Big money will be made when Michigan’s medical marijuana industry goes legit — but who will make it? 

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I've been making money off marijuana these past several years by writing about the stuff. The bottom line in the media is, whether you are for or against it, anytime you bring up marijuana you are making money off of it. The folks at Project SAM (Smart Approaches to Marijuana) — pretty much an anti-marijuana organization — are making money off people's fear of marijuana.

There's lots of money on both sides of the issue. Law enforcement agencies make plenty of money off of marijuana through federal grants and asset forfeiture — taking stuff from people they accuse of crimes. From Feb. 1 to Dec. 31, 2016, Michigan State Police report seizing $15.2 million in cash and property. Out of the 5,290 reported forfeiture cases, 4,955 of them were for controlled substances.

Lobbyists in Lansing are getting paid, too.

It seems like people give up the cash for marijuana. Despite its illegal status and perilous underground distribution system, Americans spent tens of billions of dollars on it each year in the early 2000s, before the modern wave of legalization.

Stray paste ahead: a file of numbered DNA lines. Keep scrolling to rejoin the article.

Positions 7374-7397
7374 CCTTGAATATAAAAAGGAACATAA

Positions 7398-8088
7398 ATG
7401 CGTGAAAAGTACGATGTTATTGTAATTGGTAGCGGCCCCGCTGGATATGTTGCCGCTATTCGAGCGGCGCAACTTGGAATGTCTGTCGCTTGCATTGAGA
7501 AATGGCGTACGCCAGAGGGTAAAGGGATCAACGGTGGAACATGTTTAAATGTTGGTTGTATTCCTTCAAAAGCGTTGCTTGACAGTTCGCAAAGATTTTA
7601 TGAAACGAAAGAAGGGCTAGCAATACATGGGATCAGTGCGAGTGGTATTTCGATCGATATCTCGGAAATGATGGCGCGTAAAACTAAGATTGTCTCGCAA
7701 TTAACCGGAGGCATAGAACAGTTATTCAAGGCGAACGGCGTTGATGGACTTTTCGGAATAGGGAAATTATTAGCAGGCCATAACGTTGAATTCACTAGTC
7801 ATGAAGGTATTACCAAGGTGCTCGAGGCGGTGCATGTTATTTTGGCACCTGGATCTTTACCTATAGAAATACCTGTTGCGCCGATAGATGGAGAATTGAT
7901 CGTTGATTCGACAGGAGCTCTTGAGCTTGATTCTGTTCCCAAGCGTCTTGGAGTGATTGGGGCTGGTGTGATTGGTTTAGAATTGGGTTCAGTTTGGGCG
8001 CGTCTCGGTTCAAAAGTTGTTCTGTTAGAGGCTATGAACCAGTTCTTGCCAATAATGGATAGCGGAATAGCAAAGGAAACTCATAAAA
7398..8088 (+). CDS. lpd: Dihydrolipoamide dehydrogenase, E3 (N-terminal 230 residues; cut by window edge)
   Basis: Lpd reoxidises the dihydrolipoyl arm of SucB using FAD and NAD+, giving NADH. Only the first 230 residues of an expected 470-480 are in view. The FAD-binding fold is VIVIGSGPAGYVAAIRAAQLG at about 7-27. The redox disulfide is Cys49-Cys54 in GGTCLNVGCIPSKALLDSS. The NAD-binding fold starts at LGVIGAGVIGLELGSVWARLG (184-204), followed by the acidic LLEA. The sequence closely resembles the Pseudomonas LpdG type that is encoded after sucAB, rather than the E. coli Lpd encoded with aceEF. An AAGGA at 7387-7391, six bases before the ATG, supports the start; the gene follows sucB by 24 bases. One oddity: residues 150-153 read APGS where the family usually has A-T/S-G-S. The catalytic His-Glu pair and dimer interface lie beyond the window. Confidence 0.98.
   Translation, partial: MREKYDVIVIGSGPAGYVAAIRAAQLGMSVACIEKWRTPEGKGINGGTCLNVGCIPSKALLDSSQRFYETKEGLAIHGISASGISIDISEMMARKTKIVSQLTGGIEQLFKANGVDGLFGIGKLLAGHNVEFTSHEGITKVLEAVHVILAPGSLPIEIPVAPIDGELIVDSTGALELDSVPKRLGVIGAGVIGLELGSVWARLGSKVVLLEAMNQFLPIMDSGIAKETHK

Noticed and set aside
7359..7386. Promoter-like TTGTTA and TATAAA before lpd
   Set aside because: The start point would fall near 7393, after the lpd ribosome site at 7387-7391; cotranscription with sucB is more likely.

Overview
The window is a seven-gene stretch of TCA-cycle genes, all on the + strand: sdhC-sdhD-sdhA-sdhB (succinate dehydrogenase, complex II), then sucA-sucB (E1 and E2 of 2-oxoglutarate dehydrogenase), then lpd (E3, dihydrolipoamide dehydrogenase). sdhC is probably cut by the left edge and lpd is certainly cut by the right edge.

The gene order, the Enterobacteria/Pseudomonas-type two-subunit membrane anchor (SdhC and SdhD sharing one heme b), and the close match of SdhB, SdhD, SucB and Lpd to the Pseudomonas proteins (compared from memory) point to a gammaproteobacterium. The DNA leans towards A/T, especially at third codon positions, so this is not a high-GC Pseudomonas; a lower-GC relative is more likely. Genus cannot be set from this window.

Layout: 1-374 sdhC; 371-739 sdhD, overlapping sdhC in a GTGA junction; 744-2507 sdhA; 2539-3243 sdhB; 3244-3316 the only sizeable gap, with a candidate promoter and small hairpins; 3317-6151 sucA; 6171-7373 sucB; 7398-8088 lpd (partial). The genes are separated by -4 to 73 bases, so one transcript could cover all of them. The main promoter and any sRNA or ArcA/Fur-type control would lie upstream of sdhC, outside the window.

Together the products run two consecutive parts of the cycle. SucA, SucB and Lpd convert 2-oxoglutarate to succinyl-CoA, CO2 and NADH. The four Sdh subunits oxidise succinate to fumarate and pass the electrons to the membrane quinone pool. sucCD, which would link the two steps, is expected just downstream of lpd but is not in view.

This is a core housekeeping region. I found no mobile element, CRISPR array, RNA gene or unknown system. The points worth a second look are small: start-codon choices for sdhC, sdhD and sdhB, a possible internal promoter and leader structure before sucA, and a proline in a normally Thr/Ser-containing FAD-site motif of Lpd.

In Michigan, dispensaries have been getting most of the attention in the battle over who will make the money in the state's new medical marijuana distribution system. Communities are fighting over whether to allow them, and if so, how many. The Michigan retail marijuana market — particularly if recreational use passes — is projected to be huge. But it's already big enough to have forced the hand of state legislators who were very reluctant to see any kind of legal distribution system.

"The retail market is the single largest revenue gatherer in the cannabis industry," says Rick Thompson founder of Michigan Cannabis Business Development Conferences, which conducts business conferences across the state. "No other business represents the potential income like retails."

In addition to retail, the marijuana market is vast — reaching into medical care, law, real estate, building, cuisine, communications, politics, etc. But it all is driven by the patients who walk in the door and put their money down.